1997 3.25 15.00 0.25 0.23 0.12
1998 3.00 14.00 0.25 0.23 0.12
1999 2.90 13.40 0.25 0.23 0.12
2000 2.80 12.80 0.25 0.23 0.12
2001 2.70 12.54 0.25 0.23 0.12
2002 2.65 12.28 0.25 0.23 0.12
2003 2.60 12.00 0.25 0.23 0.12
2004 2.55 11.70 0.25 0.23 0.12
2005 2.50 11.50 0.25 0.23 0.12
2006 2.50 11.20 0.24 0.22 0.12
2007 2.50 10.90 0.23 0.21 0.11
2008 2.50 10.60 0.22 0.20 0.11
2009 2.50 10.30 0.21 0.19 0.10
from 2010 2.50 10.00 0.20 0.18 0.10

Fertilizers

The Activity data are from the statistical office of Germany. For Fertilizers Number 2415 30 of statistical data. And for nitrogenous fertilizers the numbers 2413 30, 2415 40 and 2415 80 of statistical data.

The emission factors are country specific (Jörß et al. 2006) [Lit. 2] and are presented in the following table.

Table 5: Emission factors of fertilizers in Germany, in kg/t

Product Fertilizers Nitrogenous Fertilizers
Pollutant PM10 PM2.5 TSP NH3 TSP
from 1990 to 1994 2 5 1
1995 0.12 0.08 0.17 5 1
1996 0.12 0.08 0.17 5 1
1997 0.12 0.08 0.17 5 1
1998 0.12 0.08 0.17 5 1
1999 0.12 0.08 0.17 5 1
from 2000 0.12 0.08 0.17 5 1

Sulphuric acid

The activity data for sulphuric acid production are from the statistical office of Germany.

For the SOx EF from sulphuric acid production there was made a survey in the year 2019. The producers were directly asked by the association. Based on the data from the producers new EFs for the years 2017 and 2018 were developed. All emissions were measured by the producers or respectively are limit values specified in the permit decision for the installation. The EF is weighted by the amount of H2SO4 produced. Big producers have more influence on the EF than small producers. The EF is smaller than the Default-EF. The reason for this is due to significant process optimizations and technology improvements since 1990.

Chlor-alkali industry

For the mercury losses from the Chlor-alkali industry Germany uses the yearly published data from OSPAR on the plant specific production capacity for the AD and the plant specific emissions from the chlor-alkali industry. Because of the BAT conclusion for the Chlor-alkali industry the production has stopped in 2017. But the emissions of Hg are still continuing, because two plants are producing alcoholates and dithionite and are not regulated by the BAT conclusions for Chlor-alkali production. At both places also Chlor-alkali was produced. The Hg-emissions from the production of dithionite and alcoholates were so far reported together with the Hg-emissions from Chlor-alkali production. The OSPAR convention does not request to report the Hg-emissions from dithionite- and alcoholate-production, so CEFIC does not anymore report these emissions to OSPAR. Germany plans to get a treaty with the two plants to get the Hg-emissions in future directly from these plants. And Germany plans to report these emissions in a new subcategory.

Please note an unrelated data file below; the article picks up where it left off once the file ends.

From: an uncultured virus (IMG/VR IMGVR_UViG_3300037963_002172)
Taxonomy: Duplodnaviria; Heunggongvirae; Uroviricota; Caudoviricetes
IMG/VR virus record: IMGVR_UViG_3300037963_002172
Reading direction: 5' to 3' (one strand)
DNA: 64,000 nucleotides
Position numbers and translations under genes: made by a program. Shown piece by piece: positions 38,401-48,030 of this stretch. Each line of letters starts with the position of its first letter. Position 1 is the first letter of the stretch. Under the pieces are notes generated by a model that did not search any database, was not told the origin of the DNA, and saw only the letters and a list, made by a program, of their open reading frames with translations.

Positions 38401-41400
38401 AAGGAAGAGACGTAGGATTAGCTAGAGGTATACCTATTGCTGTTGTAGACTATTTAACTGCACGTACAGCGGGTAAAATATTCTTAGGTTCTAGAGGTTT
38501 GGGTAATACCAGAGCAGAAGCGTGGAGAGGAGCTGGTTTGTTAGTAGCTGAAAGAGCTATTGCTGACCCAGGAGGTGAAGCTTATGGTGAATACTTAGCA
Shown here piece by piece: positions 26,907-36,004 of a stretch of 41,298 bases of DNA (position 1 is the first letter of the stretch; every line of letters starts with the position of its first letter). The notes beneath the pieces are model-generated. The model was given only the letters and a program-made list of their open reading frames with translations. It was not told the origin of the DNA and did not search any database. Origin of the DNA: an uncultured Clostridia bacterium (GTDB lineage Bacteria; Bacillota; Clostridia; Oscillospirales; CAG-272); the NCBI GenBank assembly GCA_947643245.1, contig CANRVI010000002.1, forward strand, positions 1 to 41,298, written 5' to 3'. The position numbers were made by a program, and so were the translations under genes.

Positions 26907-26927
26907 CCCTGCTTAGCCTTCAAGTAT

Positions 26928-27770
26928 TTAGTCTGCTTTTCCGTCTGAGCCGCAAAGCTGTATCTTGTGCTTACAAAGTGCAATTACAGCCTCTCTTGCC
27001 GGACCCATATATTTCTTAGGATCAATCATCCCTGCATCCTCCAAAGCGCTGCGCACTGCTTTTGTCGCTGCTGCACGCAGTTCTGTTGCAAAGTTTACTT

Recalculations

For SO2 emissions from titan dioxide production and sulphuric acid production and for Hg emissions from chlor-alkali industry the emissions of the two last years are always actualized. Because the emissions of the last year are always a prediction as these emissions are still not published.

For specific information on recalculated emission estimates for Base Year and 2018, please see the pollutant specific recalculation tables following chapter 8.1 - Recalculations.

Planned improvements

For the mercury losses from the Chlor-alkali industry because of the BAT conclusion for the Chlor-alkali industry the production has stopped in 2017. But the emissions of Hg are still continuing, because two plants are producing alcoholates and dithionite and were so far reported by CEFIC to OSPAR based on BAT regulation for Chlor-alkali production. But the OSPAR convention does not request to report the Hg-emissions from dithionite- and alcoholate-production, so CEFIC does not anymore report these emissions to OSPAR. Germany plans to get a treaty with the two plants to get the Hg-emissions in future directly from these plants. And Germany plans to report these emissions in a new subcategory.

Bibliography

Lit. 1: DESTATIS, Fachserie 4, Reihe 3.1, Produzierendes Gewerbe, Produktion im Produzierenden Gewerbe (“manufacturing industry; production in the manufacturing industry”)
Lit. 2: Umweltbundesamt, W: Jörß, V. Handke, Emissionen und Maßnahmenanalyse Feinstaub 2000-2020, 31.12.2006, Annex A, chapter A.2.4.8